The most important common denominator is the large size of the melanocytes; these may be epithelioid and/or spindled with abundant amphophilic cytoplasm. In early childhood, the Spitz nevi are often composed wholly or largely of epithelioid cells with scarce or absent melanin pigment, while those in adults are significantly more likely to be intradermal, composed largely of spindle cells and are often pigmented [2,3]. The nuclei are large, with pale, delicate chromatin pattern and uniform nucleoli. Mitoses are absent in about half of the cases. Atypical mitoses, dermal mitotic rate more than two mitoses in square millimeter or mitoses within the lower half of the lesión should be interpreted with great caution.
Melanin pigment is often scarce or absent; when present, there are no substantial variations in degree or quality of pigmentation between areas at the same level of the lesion.
Multinucleated epithelioid giant melanocytes may be present and numerous in some cases.
Histopathological variants of Spitz nevi include: desmoplastic, halo, angiomatoid, pagetoid, hyalinizing, combined, plexiform, tubular, polypoidal and dysplastic [2,4].
A subset of Spitz nevi poses substantial diagnostic difficulty, even among experts, due to inadequate guidelines for the dichotomous distinction from malignant melanoma. “Atypical Spitz nevi” considered by most of the dermatopathologists as distinct lesions with borderline behavior residing between Spitz nevi and malignant melanoma [3].
These lesions may display architectural and cytological atypia to a degree beyond what is accepted in a benign Spitz nevus, but the atypical features are not sufficient for a histological diagnosis of melanoma. Others believe its “nondiagnosis” and stressing that the lesions must be signed out either Spitz nevus, melanoma, or “I don’t know” when it must be subjected for another opinion from a respected colleague [5]. Lesions reported to have features of atypical Spitz nevus have spread to regional lymph nodes without subsequent disease progression, but some metastasized to distant organs and resulted in death [2,5,6]. Therefore, it has been recommended that such atypical Spitz tumors should be categorized into risk categories for aggressive behavior. Spatz et al. have attempted to develop a scoring system for risk stratification based on age of the patient age, diameter of the lesion, involvement of subcutaneous fat, ulceration and mitotic activity. This permits grading of the lesions into low, intermediate and high risk categories (Table 1) [7].
Spitzoid melanoma is a subtype of melanoma that clinically and histopathologically resembles Spitz nevus. While Spitz nevus can be usually be confidently diagnosed by experienced dermatopathologists, the current histological criteria do not allow distinguishing Spitz nevus from spitzoid melanomas in all cases. However, the features, which assist in this differential diagnosis from the literatures, are summarized in (Table 2).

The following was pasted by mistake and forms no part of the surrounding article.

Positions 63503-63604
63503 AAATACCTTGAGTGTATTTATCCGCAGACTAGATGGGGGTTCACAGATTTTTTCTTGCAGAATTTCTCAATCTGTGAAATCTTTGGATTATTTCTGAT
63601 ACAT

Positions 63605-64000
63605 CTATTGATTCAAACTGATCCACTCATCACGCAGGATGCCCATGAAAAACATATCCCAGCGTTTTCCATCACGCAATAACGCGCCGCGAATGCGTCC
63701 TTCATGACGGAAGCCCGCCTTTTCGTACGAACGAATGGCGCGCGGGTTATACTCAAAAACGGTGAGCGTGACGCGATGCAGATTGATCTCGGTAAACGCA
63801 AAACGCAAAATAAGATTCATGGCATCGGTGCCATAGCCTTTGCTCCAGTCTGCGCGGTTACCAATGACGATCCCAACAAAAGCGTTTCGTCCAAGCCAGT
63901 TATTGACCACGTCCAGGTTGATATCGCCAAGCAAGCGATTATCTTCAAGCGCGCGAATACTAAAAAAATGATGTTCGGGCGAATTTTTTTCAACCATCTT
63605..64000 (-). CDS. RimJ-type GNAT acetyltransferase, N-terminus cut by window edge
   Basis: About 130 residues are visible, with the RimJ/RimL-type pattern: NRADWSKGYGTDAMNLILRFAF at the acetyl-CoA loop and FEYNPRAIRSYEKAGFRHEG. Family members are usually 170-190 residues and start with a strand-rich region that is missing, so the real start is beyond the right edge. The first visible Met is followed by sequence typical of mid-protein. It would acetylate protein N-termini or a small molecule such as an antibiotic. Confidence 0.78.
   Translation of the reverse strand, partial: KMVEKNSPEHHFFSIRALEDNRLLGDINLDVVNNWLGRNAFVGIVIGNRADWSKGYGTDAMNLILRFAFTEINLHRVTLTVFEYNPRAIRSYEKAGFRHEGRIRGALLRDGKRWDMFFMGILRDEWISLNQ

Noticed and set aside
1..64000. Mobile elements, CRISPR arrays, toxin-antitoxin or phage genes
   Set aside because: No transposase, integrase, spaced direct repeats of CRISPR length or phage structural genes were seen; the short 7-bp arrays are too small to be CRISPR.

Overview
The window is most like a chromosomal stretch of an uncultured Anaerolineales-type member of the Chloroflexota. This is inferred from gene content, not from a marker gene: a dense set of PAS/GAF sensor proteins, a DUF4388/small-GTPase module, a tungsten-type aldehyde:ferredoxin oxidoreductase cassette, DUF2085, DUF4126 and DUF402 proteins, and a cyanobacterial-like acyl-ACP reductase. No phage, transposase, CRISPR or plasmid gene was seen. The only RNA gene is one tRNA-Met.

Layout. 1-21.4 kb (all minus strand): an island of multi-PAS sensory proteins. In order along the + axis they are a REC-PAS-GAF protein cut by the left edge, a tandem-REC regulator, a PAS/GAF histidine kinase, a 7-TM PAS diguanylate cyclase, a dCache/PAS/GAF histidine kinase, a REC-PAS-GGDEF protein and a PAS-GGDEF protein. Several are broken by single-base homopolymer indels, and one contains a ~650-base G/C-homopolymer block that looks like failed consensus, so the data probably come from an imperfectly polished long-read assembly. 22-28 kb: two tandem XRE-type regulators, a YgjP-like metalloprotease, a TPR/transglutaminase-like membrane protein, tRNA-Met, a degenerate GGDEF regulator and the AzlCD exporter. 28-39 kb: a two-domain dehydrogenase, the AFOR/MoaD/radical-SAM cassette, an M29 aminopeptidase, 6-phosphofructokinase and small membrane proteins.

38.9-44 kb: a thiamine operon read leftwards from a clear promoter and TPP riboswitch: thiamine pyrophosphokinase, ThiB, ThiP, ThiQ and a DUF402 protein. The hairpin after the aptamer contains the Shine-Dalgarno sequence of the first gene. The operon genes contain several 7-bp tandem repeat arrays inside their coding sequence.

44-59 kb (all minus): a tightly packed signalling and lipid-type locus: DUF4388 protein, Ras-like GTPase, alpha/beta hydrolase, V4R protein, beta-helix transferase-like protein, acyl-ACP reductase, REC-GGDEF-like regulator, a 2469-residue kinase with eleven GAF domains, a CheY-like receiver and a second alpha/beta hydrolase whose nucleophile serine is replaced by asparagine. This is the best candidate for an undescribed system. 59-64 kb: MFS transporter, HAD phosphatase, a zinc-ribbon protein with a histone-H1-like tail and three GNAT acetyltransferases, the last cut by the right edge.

Ancillary immunohistochemical stains studied in the literature including HMB-45, Ki67, Mart-1, fatty acid synthetase, MIB-1, cyclin D-1 and p-53 are rarely helpful in the real life cases [2,3,6].
Recent progress in molecular characterization of melanocytic proliferations holds some promise for development of molecular diagnostic tests. Mutations in the BRAF gene (53-80%) and N-RAS gene (~10%) that lead to activation of the mitogen-activated protein kinase (MAPK) pathway play a role in the pathogenesis of many conventional melanomas [9].
Similarly, a high rate of activating mutations in B-RAF is found in benign melanocytic nevi (70-90%), suggesting a role for B-RAF in both benign and malignant melanocytic tumors [6-9]. In contrast, activating hot spot mutations in B-RAF or N-RAS are not found in Spitz nevi.
Unfortunately, this features is not helpful in differential diagnosis between Spitz nevus and spitzoid melanoma as a recent study demonstrated only one mutation in B-RAF (of 33 cases) and no mutations in N-RAS in spitzoid melanoma [9].
The most useful currently available molecular diagnostic test appears to be comparative genomic hybridization (CGH) which shows normal chromosomal complement or gains of chromosome 11p in Spitz nevus, which contrasts with complex chromosomal aberrations seen in melanoma [10]. However, CGH is expensive and has limited sensitivity.seen in melanoma [10]. However, CGH is expensive and has limited sensitivity.
There is no consensus concerning management of Spitz nevi. The lack of consensus in the medical literature reflects to some extent the lack of certainty in the histological differentiation of Spitz nevi from melanomas. These lesions are at the top of malpractice claims for misdiagnosed lesions in surgical pathology. Generally speaking, atypical Spitz nevi and spitzoid melanoma need inter-expert dermatopathologists consultation before a report is issued. Ideally, all Spitz nevi should be completely excised for further histopathological study and all the cases should be followed up clinically. To date, for frankly atypical spitzoid melanocytic neoplasms it is not possible to predict the biological behavior with certainty. The grading system for risk stratification and mutation analysis can providing useful but not definitive information for the management of atypical nevi, though, the safest course of action for these lesions is undoubtedly to perform local treatment as for a melanoma of equivalent depth with interpretation of a positive sentinel lymph node biopsy as evidence of a malignant potential of the tumor [4].
1. Given the difficulty in diagnosing these lesions, a histological evaluation of the entire lesión should be performed.
2. The relapse rate reaches 7-16% when the lesion is removed incompletely.
3. All Spitz tumors should be resected with clear margins.
4. Margins of 1 cm are recommended for atypical lesions, as in this case.
5. Patients with these lesions should be followed every 6-12 months and this group of lesions may also raise the embodiment of sentinel node biopsy.

Tables and Figures at a glance

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Table 1 Table 2